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On the place of women in politics, Mexico has made “a 180 degree turn”

Photo: Mauricio Lima archives Agence France-Presse When Cecilia Soto ran for president of Mexico in 1994, “85% of people said a woman could not be president. Today, only 15% consider that a woman cannot govern the country,” she said in an interview with “Devoir”. Pictured is Cecilia Soto in 2002.

Lisa-Marie Gervais in Mexico

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  • Americas

A pioneer in politics, Cecilia Soto was one of the few women who dared to run for president of Mexico. That was exactly 30 years ago. Under the banner of the Labor Party, she entered the race for the 1994 presidential election, which turned out to be eventful, in the midst of the uprising of the Zapatista Army of National Liberation and after the assassination of the candidate of the Institutional Revolutionary Party (PRI), the party that would be in power for more than 70 years.

It was also 20 years before the principle of parity, which obliges political parties to present an equal number of women and men, was enshrined in the Constitution.

“We made a 180-degree turn,” says Cecilia Soto, in an interview with Devoir. When I was running, 85% of people said a woman couldn’t be president. Today, only 15% believe that a woman cannot govern the country. »

Her stay as a physics student at the National Autonomous University of Mexico coincided with May 68, a movement that gave her the spark for social issues while she turns to student activism.

Today, with 52 years in politics, Cecilia Soto is unstoppable. “I should be retired, but I can’t,” laughs this granddaughter of a former governor of Sonora. A former federal deputy, the septuagenarian was also heavily involved, at the end of the 1980s, in the presidential campaign of Cuauhtémoc Cárdenas, who distanced himself from the PRI to make a turn to the left by founding the Party of the Democratic Revolution (PRD).

In the current electoral campaign, which for the first time in the country's history will likely elect a woman, it is through the Civic Front national that she wanted to carry high the torch of democracy.

During the 2021 intermediate elections, seeing that Morena, the ruling party, was losing significant support — it went from 308 deputies to 281 and lost a million votes in the capital — Cecilia Soto felt a wind of change blowing. hope. “We felt that there was great disenchantment,” says the woman who does not particularly hold the outgoing president, Andrés Manuel López Obrador, in her heart. Quickly, she chose her side: i>) that she helped to organize, civil society support for this initially neglected candidate began to grow. So much so that Morena began to demonize the entire movement. “It’s a feat to start from nothing, with a small group like ours, and to succeed [in positioning] a great candidate,” she says. A candidate who will face a government that has failed to support women, argues Cecilia Soto. “That’s not what a left-wing government is. »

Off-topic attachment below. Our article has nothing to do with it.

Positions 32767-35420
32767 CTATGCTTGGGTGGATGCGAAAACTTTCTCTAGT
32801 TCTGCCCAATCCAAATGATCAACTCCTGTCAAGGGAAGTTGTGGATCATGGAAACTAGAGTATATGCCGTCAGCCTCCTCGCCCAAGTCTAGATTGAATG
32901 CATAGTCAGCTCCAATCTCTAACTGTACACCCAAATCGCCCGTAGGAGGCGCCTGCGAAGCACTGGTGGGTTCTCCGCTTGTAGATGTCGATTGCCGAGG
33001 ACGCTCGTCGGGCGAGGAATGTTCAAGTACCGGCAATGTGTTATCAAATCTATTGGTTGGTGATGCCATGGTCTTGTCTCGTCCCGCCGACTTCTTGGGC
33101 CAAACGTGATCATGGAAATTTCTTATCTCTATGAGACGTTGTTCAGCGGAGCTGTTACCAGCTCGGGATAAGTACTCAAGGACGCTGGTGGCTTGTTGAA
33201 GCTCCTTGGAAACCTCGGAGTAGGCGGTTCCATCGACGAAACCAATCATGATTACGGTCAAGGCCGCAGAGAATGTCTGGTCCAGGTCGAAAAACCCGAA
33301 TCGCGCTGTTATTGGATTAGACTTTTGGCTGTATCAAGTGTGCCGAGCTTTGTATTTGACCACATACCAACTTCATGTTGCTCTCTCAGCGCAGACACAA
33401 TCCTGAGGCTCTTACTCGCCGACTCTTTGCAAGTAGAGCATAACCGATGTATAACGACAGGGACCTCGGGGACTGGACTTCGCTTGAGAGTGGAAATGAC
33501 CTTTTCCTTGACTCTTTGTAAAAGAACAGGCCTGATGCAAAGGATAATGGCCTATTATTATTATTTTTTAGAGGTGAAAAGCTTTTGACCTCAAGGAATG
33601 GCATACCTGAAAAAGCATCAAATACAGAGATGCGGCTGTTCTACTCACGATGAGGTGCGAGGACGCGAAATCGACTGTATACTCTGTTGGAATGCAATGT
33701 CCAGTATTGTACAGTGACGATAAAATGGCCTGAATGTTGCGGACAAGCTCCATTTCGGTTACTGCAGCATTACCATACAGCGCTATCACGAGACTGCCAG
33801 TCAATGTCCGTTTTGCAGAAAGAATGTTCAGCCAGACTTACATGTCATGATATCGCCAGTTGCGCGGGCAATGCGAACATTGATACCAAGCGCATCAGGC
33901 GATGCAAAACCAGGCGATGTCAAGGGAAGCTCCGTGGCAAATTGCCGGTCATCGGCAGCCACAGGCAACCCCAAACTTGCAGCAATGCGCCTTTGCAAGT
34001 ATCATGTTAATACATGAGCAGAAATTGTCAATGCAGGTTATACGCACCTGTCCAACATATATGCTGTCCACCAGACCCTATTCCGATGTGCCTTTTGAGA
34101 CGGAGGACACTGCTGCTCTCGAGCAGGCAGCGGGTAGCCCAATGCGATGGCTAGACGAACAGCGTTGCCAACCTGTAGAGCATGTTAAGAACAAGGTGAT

His confidence goes rather to the Mexican people, who are preparing to go to the polls. In one generation, Mexican society has changed “for the better,” she believes. “There is no longer any doubt that women know how to govern well. »

Despite everything, electing a president is not enough to put an end to years of macho and misogynist culture. “I took a taxi the other day, and the driver told me he would vote for Máynez. Why ? Just because he’s a man, says Cecilia Soto, laughing heartily. There is still work to be done. »

This report was financed with the support of the Transat-Le Devoir~60 International Journalism Fund ~i>.

Teilor Stone

By Teilor Stone

Teilor Stone has been a reporter on the news desk since 2013. Before that she wrote about young adolescence and family dynamics for Styles and was the legal affairs correspondent for the Metro desk. Before joining Thesaxon , Teilor Stone worked as a staff writer at the Village Voice and a freelancer for Newsday, The Wall Street Journal, GQ and Mirabella. To get in touch, contact me through my teilor@nizhtimes.com 1-800-268-7116